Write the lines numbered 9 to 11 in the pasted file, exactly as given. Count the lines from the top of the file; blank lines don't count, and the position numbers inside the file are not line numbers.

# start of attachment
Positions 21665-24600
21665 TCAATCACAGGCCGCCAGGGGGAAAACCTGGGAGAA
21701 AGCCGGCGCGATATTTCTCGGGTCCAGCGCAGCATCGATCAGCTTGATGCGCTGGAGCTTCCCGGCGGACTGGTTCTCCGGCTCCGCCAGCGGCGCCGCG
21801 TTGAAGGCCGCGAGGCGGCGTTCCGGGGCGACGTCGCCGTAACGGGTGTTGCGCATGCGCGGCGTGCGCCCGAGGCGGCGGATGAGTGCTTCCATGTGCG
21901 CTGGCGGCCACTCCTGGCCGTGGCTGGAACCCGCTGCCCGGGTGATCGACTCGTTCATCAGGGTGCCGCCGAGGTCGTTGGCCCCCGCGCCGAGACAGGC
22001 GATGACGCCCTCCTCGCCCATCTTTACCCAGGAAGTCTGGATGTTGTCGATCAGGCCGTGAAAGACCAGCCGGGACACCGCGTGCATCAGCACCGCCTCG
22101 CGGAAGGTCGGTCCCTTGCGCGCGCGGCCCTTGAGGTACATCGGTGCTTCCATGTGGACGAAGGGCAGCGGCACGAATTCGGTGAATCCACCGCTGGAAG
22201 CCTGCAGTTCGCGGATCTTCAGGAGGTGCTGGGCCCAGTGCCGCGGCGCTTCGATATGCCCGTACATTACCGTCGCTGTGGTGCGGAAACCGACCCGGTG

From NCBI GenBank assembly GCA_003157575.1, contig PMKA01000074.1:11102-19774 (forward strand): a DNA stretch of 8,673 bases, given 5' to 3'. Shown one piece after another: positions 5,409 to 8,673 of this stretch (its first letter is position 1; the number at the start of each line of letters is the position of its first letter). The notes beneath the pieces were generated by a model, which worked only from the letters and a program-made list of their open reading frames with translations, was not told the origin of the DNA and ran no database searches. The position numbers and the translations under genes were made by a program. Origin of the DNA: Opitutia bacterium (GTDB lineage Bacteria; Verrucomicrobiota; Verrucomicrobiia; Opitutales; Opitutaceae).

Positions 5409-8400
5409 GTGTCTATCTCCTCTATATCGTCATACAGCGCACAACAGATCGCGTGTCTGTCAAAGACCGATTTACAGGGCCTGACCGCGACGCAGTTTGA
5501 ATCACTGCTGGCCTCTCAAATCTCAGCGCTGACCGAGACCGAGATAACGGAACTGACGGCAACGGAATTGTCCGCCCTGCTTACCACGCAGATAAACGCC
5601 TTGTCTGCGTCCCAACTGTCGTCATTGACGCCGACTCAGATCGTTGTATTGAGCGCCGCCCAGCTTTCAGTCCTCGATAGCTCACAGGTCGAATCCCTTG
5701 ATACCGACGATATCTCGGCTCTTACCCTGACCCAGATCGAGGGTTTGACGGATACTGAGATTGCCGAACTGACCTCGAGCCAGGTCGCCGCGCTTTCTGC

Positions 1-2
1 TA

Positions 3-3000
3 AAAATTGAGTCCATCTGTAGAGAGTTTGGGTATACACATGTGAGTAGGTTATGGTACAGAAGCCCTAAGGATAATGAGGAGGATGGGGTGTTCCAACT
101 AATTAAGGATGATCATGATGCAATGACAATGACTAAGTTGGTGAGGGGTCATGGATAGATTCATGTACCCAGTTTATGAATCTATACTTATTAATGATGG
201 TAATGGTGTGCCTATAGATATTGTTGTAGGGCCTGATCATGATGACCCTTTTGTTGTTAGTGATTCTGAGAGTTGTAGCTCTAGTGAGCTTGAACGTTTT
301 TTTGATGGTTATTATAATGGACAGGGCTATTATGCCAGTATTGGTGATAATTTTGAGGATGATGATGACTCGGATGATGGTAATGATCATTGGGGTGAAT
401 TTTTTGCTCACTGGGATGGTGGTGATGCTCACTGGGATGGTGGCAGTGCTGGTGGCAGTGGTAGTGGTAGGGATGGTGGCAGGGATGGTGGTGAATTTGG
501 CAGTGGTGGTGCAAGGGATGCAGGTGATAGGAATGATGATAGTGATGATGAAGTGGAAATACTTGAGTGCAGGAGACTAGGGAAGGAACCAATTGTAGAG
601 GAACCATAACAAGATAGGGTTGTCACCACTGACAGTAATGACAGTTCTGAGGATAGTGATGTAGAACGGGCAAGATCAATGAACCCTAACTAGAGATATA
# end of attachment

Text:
From NCBI GenBank assembly GCA_003157575.1, contig PMKA01000074.1:11102-19774 (forward strand): a DNA stretch of 8,673 bases, given 5' to 3'. Shown one piece after another: positions 5,409 to 8,673 of this stretch (its first letter is position 1; the number at the start of each line of letters is the position of its first letter). The notes beneath the pieces were generated by a model, which worked only from the letters and a program-made list of their open reading frames with translations, was not told the origin of the DNA and ran no database searches. The position numbers and the translations under genes were made by a program. Origin of the DNA: Opitutia bacterium (GTDB lineage Bacteria; Verrucomicrobiota; Verrucomicrobiia; Opitutales; Opitutaceae).

Positions 5409-8400
5409 GTGTCTATCTCCTCTATATCGTCATACAGCGCACAACAGATCGCGTGTCTGTCAAAGACCGATTTACAGGGCCTGACCGCGACGCAGTTTGA